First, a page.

Last week, and the BBC News reported:
"Two computer discs holding the personal details of all families in the UK with a child under 16 have gone missing. The Child Benefit data on them includes name, address, date of birth, National Insurance number and, where relevant, bank details of 25 million people."
Yes, you read that correctly. Not some families, but all families with children under 16. The missing (probably stolen) data covers sensitive details about 7.25 million families. The disks were lost during transport from HM Revenue and Customs (HMRC) to the National Audit Office (NAO). According to the New York Times:
"... the disks lost in Britain contained detailed personal information on 40 percent of the population: in addition to the bank account numbers, there were names, addresses and national insurance numbers, the British equivalent of Social Security numbers. They also held data on almost every child under 16."
While this data breach was not as big as the TJX/TJ Maxx breach, it was still a catastrophic data security lapse. The delivery package was not recorded nor registered. The data was password protected but not encrypted. The timeline reported by the BBC:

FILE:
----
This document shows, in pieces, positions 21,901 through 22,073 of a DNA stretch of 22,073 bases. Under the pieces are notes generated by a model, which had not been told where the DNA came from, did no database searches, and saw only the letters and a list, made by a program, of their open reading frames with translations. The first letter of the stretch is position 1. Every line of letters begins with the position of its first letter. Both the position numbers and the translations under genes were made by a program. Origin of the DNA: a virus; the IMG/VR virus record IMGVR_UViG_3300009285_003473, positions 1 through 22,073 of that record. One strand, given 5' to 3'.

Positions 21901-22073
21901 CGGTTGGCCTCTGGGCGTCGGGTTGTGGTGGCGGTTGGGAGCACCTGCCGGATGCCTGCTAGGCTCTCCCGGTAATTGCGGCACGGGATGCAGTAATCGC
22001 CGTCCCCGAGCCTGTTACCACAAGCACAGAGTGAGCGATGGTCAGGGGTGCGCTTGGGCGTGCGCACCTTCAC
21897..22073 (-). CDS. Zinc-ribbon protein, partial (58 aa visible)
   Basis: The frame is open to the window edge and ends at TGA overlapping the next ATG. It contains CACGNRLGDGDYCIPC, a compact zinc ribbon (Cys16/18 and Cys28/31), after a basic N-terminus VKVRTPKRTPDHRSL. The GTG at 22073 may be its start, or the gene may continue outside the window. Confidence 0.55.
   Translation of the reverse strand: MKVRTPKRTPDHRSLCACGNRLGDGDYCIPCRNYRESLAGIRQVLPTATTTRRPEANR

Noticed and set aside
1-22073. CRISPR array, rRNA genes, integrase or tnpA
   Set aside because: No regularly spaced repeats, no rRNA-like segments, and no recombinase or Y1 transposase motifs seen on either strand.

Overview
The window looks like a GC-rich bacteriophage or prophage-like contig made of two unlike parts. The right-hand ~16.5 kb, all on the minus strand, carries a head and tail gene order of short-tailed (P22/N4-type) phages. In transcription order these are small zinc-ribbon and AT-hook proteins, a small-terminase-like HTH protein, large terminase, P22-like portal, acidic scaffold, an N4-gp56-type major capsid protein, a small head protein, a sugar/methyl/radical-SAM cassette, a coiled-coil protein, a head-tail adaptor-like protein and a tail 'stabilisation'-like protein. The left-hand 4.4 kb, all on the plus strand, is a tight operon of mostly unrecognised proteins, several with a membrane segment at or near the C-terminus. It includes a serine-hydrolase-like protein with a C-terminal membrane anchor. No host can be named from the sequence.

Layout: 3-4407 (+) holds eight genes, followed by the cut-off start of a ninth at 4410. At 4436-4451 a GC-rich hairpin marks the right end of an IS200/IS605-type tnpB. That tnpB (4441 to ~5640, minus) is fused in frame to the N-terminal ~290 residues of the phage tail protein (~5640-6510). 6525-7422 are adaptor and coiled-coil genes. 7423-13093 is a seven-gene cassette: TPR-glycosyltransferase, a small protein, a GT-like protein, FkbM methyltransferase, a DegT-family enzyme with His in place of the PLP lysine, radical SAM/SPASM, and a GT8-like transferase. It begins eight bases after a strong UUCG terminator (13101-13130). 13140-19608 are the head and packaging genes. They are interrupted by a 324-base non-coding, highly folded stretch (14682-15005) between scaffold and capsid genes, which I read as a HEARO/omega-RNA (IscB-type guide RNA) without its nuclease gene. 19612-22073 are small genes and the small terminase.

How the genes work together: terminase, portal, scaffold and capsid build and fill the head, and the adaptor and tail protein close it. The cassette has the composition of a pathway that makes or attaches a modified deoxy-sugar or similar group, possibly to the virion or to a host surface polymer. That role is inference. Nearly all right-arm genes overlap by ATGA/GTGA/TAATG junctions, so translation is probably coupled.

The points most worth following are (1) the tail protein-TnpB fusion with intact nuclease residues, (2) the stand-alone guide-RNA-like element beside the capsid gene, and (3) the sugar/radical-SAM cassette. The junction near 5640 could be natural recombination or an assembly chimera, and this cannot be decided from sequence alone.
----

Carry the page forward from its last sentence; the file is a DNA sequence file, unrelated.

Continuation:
"The data was sent on 18 October and senior management at HMRC were told it was missing on 8 November and the chancellor on 10 November. Mr Darling said banks were adamant that they wanted as much time to prepare for his announcement as possible."
It would seem that both companies and government agencies in the United Kingdom are slow to inform their identity theft victims, just like in the United States. Gil Sever, the CEO of Safend, described clearly the HMRC data breach:
"This is a glaring and unfortunate example of what happens when organizational policy is not followed and enforced and adequate technological safeguards are not utilized...HMRCs data security issue was twofold: first the information was stored on a vulnerable medium with inadequate protection. Secondly, there was no monitoring procedure to track or record where the data was going or how it was being accessed.
Gee, that sounds a lot like IBM's data breach. Appropriately enough, heads began to roll at the HMRC:
"HMRC chairman Paul Gray resigned earlier after the latest incident came to light."